With gang tattoos all over his face and an angry stare that spelled evil, you'd swear Jamus Webster was a real killer gang member.

But in his role in the TV movie Resolve, Webster was just doing what he does best - performing.

The talented yet humble Rotorua man is poles apart from his gang member role.

In real life the 35-year-old is polite, hard working and holds his culture close to his heart.

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So much so, being Maori and passing on his knowledge and skills is what he does for a real job - two jobs in fact. He is the Rotorua Boys' High School director of Maori Performing Arts and Tamaki Maori Village cultural manager.

All those amazing haka you see Rotorua Boys' High School students doing as well as owning the title of national secondary schools kapa haka champions is the handy work of Webster and his older brother, Kimiora, the school's head of the Maori Faculty.

Webster's spine-tingling performance in Resolve, which aired on TV One on July 25, has helped the film get rave reviews and smash television ratings for that time slot.

Jamus Webster in his role as a gang member in the TV movie Resolve. Photo/supplied
Jamus Webster in his role as a gang member in the TV movie Resolve. Photo/supplied

Resolve

tells the true story of Chris Crean's courage to stand up to the Black Power in New Plymouth in 1996 and give evidence against three patched members.

In retaliation, Black Power ordered a hit against Crean and he was shot in the doorway of his home and later died in hospital.

Crean's case prompted law changes in New Zealand that saw court witnesses given greater protection.

Webster played the role of one of the patched members involved in the attack, Brownie Marsh Mane, and who was among those who ordered Crean's killing.

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For Webster, a father of three, performing with such intensity came naturally because of his kapa haka roots.

The real Jamus Webster is nothing like his character on TV movie Resolve. Photo/Stephen Parker
The real Jamus Webster is nothing like his character on TV movie Resolve. Photo/Stephen Parker

He said kapa haka was all about channelling energy to portray a message or tell a story and he used that training to channel his energy into anger to deliver the role.

The movie ends with a courtroom scene where Webster slays it, lashing out in a rage at police, the judge and a fellow gang member who turned on him.

But surprisingly, what Webster did on screen wasn't part of the script.

"It was pretty much made up on the spot. The director was open to our own interpretation of the character ... I felt if I was going to be real with this I would portray it this way."

Although he found the role relatively easy, there was one part he struggled with.

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"The hardest thing for me was to wear the gang patch. I'm not into gangs."

His knowledge of gangs is extensive, having worked with Kimiora, and their father, Alfred, in prisons for about eight years delivering culture and tikanga programmes.

"I met all the [gang] boys and could channel what I had learnt from the way they were."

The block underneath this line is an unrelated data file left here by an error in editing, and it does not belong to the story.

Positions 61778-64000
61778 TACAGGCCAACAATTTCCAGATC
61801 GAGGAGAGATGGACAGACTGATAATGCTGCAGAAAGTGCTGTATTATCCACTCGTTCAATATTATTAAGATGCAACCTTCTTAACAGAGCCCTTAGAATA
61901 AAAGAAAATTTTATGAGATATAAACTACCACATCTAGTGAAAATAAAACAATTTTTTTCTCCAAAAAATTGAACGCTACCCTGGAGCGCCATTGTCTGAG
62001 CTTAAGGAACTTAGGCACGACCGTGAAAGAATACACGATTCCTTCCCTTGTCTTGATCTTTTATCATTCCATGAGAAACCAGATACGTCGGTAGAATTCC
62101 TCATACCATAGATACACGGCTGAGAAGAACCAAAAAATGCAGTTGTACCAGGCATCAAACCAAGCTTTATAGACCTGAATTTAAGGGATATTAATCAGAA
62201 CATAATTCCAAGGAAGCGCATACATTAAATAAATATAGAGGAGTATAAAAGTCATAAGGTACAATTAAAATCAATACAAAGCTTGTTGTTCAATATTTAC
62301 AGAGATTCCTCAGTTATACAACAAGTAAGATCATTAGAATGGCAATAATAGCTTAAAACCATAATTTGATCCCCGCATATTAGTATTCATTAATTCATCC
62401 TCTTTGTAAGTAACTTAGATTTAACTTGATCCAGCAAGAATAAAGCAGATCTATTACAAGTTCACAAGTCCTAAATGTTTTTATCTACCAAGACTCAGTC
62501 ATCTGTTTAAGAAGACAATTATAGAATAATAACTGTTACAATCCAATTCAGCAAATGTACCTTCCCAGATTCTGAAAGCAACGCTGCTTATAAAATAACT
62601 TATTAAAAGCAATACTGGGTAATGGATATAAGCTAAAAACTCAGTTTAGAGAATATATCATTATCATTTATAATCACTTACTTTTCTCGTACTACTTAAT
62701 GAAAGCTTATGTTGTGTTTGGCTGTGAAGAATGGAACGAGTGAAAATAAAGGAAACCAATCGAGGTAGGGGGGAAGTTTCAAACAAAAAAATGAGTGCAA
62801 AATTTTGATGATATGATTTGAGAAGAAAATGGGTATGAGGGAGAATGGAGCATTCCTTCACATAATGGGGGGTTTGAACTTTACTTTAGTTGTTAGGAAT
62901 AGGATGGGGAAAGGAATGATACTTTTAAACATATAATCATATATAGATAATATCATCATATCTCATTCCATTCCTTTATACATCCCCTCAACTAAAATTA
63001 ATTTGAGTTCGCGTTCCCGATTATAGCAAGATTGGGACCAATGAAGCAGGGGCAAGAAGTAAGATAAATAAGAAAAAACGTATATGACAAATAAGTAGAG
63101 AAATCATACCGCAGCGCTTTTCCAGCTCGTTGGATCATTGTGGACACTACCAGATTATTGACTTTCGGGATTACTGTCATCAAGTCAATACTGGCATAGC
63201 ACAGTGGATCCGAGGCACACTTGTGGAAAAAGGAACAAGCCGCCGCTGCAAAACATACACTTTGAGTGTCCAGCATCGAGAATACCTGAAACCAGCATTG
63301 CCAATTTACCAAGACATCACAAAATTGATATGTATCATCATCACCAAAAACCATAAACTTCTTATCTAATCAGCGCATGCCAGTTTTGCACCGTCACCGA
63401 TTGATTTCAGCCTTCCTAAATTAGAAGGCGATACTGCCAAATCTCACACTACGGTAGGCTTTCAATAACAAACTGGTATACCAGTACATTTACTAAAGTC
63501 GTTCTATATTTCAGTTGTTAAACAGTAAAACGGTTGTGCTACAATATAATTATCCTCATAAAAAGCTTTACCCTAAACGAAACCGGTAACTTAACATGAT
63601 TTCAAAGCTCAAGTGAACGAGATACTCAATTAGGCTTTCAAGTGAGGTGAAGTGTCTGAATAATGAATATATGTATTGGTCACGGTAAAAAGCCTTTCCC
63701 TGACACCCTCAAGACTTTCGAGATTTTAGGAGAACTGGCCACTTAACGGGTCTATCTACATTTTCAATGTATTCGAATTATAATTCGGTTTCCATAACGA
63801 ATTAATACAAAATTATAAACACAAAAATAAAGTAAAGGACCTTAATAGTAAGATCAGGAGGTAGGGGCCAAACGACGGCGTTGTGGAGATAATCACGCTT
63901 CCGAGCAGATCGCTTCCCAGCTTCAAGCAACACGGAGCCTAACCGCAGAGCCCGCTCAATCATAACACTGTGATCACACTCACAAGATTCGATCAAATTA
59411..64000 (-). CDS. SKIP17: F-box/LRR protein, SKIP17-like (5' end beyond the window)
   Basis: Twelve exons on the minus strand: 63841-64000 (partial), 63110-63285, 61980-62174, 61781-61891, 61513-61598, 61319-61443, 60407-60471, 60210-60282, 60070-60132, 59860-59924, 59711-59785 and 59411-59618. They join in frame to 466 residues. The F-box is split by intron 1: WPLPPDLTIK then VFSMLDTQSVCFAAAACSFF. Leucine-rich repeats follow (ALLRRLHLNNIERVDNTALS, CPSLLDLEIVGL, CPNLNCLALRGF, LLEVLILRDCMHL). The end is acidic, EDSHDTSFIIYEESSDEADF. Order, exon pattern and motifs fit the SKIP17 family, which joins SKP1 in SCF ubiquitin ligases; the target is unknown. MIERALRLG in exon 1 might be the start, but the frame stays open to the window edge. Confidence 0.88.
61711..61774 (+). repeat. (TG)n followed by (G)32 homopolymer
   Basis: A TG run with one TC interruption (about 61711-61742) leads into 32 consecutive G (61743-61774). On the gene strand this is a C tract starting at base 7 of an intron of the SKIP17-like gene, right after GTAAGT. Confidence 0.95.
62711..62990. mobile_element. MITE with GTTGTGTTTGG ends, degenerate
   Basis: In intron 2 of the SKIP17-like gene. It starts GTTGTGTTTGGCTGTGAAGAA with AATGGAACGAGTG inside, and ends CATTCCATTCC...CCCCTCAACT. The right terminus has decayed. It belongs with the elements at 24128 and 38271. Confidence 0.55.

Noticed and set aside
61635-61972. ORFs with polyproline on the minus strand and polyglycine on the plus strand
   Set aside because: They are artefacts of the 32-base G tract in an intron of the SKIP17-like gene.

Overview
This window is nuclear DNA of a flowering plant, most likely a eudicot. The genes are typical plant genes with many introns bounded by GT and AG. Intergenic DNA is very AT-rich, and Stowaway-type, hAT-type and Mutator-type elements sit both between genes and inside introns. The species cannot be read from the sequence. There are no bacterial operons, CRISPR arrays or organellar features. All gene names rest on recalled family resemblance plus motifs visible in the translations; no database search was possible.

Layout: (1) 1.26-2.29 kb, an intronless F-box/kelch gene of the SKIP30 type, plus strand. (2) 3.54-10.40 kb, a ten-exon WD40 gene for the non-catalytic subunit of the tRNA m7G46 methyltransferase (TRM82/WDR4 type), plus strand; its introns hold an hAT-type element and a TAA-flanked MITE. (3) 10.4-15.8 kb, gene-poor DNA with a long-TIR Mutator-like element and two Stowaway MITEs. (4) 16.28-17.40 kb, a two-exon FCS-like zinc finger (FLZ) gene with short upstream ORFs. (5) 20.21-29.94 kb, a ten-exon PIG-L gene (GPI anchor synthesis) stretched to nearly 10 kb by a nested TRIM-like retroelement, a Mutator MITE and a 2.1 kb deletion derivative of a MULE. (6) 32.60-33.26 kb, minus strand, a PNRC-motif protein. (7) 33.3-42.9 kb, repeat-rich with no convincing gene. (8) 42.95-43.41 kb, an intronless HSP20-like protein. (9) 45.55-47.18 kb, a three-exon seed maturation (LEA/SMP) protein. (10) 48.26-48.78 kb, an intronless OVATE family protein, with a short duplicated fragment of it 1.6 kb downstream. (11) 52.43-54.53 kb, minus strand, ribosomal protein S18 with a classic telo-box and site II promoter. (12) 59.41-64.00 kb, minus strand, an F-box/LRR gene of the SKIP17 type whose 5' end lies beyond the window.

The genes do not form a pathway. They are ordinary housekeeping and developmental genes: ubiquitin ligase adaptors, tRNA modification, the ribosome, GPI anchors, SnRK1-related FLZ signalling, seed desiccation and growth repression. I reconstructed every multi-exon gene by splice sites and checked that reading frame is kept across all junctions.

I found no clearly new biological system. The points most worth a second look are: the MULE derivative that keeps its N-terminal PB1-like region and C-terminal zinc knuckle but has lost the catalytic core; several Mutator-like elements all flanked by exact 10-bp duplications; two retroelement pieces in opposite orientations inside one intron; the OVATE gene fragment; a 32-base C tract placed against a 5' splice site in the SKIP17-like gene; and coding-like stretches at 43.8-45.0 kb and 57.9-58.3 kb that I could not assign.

When the movie aired last month, Webster was in Washington representing New Zealand with a contingent of kapa haka performers from Rotorua.

He didn't get to watch the movie until about a week later and was pretty chuffed with how it came out, admitting it was probably his best performance so far.

He had a role in The Deadlands and played an important part in the production of the film training the cast in Maori martial arts.

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Other roles have included starring in two Maori Television series - Kairakau and hosting a game show Patapatai.

Ask him if he aspires to be a famous actor, and he throws his head back and cracks up laughing.

"Nah, no way.

"It's not a career I want to move into. It's just a hobby and I'm able to come back and teach the children what I've learnt. If they want to move into this industry I'm able to say 'you need to do this and that'. It's mainly for the kids and I can show them that if this is what you want to do you can do it."

He often finds it amusing at auditions when he has to write his background down on application forms. While others are busy listing their qualifications, Webster just writes "kapa haka".

"Matatini is probably the pinnacle of kapa haka and if you achieve that, to me what's there beyond that? You can use all those skills you've learnt in other areas like theatre, acting and music."

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Webster is one of four talented siblings along with Kimiora, who is the male leader of top kapa haka group Waka Huia, brother Te Kahuirangi runs the family entertainment business at JW Marriott Hotel in Dubai and sister Talitha is also a talented performer and teaches at Pukeroa Oruawhata Kohanga Reo.

He said there were two important ingredients that made him and his siblings who they were.

"That's Mum [Jocelyn] and Dad with their unconditional love and support in what we do. They've always taught us that if what we do is for the betterment of our people then it is for the right reason. Our intention is always to build our people."